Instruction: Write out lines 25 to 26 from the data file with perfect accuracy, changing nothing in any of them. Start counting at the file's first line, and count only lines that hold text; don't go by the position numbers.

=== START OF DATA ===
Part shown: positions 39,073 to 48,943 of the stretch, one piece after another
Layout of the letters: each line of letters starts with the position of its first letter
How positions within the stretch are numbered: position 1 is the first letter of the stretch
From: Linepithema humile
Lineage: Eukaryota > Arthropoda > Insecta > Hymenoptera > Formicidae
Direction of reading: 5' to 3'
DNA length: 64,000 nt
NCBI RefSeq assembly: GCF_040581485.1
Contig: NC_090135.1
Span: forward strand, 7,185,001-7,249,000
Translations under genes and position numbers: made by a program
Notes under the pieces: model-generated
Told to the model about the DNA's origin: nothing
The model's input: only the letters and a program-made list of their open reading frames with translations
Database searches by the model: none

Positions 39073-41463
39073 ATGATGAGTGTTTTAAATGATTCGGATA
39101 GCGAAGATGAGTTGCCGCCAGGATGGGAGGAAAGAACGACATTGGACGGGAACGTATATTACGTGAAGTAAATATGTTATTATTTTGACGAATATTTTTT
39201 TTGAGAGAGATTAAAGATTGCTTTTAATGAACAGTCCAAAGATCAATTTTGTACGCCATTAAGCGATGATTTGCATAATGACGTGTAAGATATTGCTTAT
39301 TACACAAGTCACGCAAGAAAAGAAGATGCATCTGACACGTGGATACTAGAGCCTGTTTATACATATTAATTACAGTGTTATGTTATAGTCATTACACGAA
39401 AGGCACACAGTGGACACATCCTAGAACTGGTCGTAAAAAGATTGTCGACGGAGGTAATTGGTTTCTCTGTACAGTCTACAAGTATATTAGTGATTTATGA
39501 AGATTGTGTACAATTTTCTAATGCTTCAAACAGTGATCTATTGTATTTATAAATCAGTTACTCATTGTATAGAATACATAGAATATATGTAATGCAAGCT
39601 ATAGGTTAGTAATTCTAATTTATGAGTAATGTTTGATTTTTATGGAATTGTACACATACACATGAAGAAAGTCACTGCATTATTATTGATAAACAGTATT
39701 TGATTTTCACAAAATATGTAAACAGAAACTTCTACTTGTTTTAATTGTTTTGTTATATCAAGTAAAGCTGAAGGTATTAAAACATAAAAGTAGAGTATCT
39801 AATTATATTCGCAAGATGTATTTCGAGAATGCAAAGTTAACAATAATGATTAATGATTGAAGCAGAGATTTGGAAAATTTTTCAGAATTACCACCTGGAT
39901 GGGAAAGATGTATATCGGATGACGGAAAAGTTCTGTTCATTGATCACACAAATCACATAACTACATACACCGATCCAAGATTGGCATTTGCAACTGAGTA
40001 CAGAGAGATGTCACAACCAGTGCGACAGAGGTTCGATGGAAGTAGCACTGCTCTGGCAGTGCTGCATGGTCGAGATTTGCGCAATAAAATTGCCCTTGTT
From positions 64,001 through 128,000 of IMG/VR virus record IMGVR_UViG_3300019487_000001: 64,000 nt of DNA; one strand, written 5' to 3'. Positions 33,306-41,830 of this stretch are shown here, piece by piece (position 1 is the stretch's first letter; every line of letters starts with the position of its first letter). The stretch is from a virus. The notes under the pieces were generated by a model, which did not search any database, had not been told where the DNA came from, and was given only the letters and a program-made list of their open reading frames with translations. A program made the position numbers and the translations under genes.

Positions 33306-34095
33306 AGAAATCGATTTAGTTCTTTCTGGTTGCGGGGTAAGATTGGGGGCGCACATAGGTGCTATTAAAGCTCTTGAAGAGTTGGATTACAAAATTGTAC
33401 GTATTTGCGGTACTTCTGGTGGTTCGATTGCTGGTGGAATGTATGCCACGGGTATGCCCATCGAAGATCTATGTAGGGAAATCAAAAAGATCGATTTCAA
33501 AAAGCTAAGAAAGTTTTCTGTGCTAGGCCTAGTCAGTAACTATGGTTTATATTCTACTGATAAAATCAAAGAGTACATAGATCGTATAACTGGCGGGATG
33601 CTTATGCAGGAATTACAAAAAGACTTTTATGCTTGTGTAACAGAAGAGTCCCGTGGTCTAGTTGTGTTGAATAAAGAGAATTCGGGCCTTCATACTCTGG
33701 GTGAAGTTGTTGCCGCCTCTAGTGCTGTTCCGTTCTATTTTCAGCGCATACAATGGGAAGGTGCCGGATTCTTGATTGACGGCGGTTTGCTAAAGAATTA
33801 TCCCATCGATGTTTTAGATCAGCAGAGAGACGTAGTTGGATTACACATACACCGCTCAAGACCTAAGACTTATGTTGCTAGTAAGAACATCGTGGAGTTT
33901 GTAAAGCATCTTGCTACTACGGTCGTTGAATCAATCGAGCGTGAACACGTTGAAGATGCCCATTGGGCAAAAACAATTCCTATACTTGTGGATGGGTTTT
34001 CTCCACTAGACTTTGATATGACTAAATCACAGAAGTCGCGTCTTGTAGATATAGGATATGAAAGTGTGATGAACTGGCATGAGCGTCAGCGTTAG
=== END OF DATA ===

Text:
39801 AATTATATTCGCAAGATGTATTTCGAGAATGCAAAGTTAACAATAATGATTAATGATTGAAGCAGAGATTTGGAAAATTTTTCAGAATTACCACCTGGAT
39901 GGGAAAGATGTATATCGGATGACGGAAAAGTTCTGTTCATTGATCACACAAATCACATAACTACATACACCGATCCAAGATTGGCATTTGCAACTGAGTA